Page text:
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Mitch McConnell Warns Obama To 'Back Off' Supreme Court Justices

Posted: 04/ 5/2012 12:34 pm Updated: 04/ 5/2012 3:45 pm

WASHINGTON -- Senate Minority Leader Mitch McConnell (R-Ky.) said Thursday that President Barack Obama "crossed a dangerous line" this week with his Supreme Court comments and warned that the president needs to "back off" and let the high court do its work.

During remarks at the Rotary Club of Lexington in his home state, McConnell said Obama was out of line when he said Monday that it would be "an unprecedented, extraordinary step," even tantamount to "judicial activism," if the Supreme Court overturned his health care law. Republicans have pounced on the president's choice of words and say they amount to trying to intimidate court justices. The White House has been defending the remarks all week. The court is currently weighing whether the individual mandate -- the core piece of Obama's signature law -- is unconstitutional because it requires every American to purchase health insurance.

"He looked at the line that wisely separates the three branches of government and stepped right over it," McConnell said of Obama, according to his prepared remarks. "But what the president did this week went even further. With his words, he was no longer trying to embarrass the court after a decision; rather, he tried to intimidate it before a decision has been made. And that should be intolerable to all of us."

The GOP leader said Obama's words were "particularly troubling" given the way he has treated the court in the past. He cited an incident two years ago when the president used a State of the Union address "to publicly chastise the court for its decision on a another case he didn't like -- with members of the court sitting just a few feet away." McConnell was referring to the president condemning the Supreme Court's decision in the Citizens United case in Janurary 2010. In a split vote, the justices ruled that the First Amendment prohibits the government from restricting political expenditures by corporations and unions.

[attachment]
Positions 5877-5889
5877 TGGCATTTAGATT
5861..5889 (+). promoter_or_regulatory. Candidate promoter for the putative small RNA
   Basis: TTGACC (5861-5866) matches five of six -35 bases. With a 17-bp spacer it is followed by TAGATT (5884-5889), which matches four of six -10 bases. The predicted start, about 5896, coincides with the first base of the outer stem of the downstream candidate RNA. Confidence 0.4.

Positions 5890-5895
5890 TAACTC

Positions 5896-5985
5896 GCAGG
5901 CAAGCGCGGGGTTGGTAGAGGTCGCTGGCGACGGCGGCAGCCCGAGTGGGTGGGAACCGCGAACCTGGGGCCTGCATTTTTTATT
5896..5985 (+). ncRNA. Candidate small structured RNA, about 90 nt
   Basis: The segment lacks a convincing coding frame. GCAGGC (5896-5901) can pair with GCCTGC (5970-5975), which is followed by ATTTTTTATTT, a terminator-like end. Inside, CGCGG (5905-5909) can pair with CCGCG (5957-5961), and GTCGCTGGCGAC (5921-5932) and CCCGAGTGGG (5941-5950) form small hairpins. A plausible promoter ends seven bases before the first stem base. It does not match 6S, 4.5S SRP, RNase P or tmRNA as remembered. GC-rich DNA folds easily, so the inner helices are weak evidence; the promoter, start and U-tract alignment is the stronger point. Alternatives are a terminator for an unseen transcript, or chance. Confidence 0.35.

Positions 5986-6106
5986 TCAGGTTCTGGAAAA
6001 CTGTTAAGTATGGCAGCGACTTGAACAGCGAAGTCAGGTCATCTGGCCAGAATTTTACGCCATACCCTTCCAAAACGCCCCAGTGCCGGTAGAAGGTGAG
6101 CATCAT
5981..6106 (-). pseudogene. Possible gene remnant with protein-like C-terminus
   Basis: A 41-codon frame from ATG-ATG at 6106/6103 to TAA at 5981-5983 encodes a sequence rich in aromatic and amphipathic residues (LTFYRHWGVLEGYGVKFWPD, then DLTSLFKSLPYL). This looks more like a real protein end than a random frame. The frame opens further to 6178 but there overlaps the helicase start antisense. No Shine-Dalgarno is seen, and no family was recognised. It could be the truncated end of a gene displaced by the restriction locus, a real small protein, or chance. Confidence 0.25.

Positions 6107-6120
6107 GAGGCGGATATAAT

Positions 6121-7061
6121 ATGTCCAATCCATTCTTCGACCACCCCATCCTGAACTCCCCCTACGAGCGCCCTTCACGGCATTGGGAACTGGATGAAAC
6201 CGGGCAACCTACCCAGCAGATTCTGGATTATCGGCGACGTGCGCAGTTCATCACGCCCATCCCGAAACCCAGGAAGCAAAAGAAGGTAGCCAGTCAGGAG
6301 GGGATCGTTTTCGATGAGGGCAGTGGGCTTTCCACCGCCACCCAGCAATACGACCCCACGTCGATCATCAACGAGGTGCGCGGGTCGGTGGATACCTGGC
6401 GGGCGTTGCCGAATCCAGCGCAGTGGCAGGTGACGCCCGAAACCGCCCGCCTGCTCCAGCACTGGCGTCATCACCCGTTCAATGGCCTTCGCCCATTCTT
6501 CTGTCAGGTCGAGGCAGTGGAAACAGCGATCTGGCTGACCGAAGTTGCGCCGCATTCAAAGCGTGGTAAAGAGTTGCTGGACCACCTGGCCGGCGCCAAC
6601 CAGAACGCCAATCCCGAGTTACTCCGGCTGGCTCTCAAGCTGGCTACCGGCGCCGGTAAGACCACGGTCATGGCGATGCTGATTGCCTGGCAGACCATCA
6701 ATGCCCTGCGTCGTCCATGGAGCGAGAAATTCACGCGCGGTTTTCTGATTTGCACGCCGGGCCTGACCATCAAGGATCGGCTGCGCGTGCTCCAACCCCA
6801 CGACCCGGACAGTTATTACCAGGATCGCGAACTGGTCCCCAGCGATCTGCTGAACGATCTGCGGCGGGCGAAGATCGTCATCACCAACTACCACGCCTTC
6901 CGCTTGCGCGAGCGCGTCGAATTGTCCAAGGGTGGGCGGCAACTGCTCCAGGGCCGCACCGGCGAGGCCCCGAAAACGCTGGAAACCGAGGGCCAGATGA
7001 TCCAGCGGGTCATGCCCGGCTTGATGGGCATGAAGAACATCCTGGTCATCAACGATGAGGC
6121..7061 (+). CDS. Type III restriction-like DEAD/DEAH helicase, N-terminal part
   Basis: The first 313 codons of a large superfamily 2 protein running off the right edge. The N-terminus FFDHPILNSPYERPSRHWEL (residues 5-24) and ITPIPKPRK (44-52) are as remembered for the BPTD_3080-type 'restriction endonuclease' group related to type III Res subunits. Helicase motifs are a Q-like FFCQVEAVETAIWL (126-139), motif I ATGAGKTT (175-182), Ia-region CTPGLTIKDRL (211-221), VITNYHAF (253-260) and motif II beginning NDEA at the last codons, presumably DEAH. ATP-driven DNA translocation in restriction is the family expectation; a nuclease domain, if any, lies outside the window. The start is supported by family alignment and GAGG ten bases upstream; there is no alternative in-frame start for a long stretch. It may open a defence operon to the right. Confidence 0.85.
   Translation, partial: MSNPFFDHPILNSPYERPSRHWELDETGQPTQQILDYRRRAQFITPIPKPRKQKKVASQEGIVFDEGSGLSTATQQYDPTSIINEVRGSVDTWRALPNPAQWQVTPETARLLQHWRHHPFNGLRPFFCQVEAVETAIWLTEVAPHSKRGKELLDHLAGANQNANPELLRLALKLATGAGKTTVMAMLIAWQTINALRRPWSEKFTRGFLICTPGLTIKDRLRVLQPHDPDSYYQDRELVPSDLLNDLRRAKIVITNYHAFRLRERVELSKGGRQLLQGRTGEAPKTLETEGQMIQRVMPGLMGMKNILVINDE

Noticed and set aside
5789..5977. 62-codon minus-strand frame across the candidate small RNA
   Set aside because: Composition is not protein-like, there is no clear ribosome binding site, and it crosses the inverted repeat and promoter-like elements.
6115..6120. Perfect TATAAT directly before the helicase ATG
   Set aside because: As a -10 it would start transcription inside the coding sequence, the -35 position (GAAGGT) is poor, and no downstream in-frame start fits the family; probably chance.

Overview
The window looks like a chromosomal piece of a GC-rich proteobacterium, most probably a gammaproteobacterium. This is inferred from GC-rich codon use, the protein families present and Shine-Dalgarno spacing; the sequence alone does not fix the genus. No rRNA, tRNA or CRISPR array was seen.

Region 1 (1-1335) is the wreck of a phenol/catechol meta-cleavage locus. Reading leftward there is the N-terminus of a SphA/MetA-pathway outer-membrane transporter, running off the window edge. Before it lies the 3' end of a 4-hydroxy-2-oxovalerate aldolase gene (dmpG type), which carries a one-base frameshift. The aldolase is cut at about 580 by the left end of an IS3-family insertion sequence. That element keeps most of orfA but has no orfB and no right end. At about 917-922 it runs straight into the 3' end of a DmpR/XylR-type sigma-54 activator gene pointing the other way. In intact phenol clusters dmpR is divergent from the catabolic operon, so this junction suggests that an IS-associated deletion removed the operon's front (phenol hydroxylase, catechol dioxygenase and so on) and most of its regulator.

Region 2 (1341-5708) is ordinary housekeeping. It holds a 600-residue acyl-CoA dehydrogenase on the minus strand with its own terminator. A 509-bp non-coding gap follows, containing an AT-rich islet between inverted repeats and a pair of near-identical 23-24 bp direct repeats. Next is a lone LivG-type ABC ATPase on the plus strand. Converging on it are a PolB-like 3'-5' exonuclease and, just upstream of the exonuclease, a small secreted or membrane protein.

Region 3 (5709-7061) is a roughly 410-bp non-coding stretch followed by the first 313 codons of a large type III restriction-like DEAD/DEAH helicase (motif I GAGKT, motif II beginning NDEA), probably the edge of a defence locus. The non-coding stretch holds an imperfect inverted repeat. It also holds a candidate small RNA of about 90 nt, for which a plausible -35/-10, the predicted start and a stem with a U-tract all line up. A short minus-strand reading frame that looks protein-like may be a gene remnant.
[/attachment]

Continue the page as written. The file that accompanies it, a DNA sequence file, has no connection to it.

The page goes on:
Ultimately, it is the Supreme Court's duty to ensure "we're a nation ruled by laws," McConnell said. "It’s why justices enjoy the freedom to decide cases as they see fit, even if it means upsetting the very president who appointed them."

He said his disagreement with Obama over the comments "is not about what I think of the president as a person," but what he thinks of the duties of the president. The Republican leader urged others to condemn the president's remarks.

"The president crossed a dangerous line this week. And anyone who cares about liberty needs to call him out on it," McConnell said. "So respectfully, I would suggest the president back off. Let the court do its work."

McConnell, of course, is the same GOP leader who said in November 2010 that "the single most important thing" that Republicans hope to accomplish in Congress is "for President Obama to be a one-term president.

UPDATE: 3:45 p.m. -- Senate Democrats later defended Obama's comments.

"I happen to agree as a lawyer and an appellate lawyer ... that it would be an activist jump for the Supreme Court to deny that a mandate is constitutional after 40 years of it being supported by the Republican Party, from Richard Nixon to John Chaffee to the Heritage Foundation," Sen. Sheldon Whitehouse (D-R.I.) said during a conference call.

"The Republicans themselves have spent a generation decrying Supreme Court activism, but suddenly when President Obama points out that this would be activist, there's something wrong with saying that," he said. "It doesn't seem very logical."

Sen. Chuck Schumer (D-N.Y.), on the same conference call, cited other recent Supreme Court decisions -- the 2010 Citizens United ruling and the Bush v. Gore case that settled the 2000 presidential election -- as a sign that the high court has displayed conservative activism.

Particularly given how those cases played out, Schumer said the Supreme Court "sure looks like a court" that has demonstrated "the very same activism conservatives have decried for decades."

Added Whitehouse, "You might even say corporate activism."

Mike McAuliff contributed to this report.

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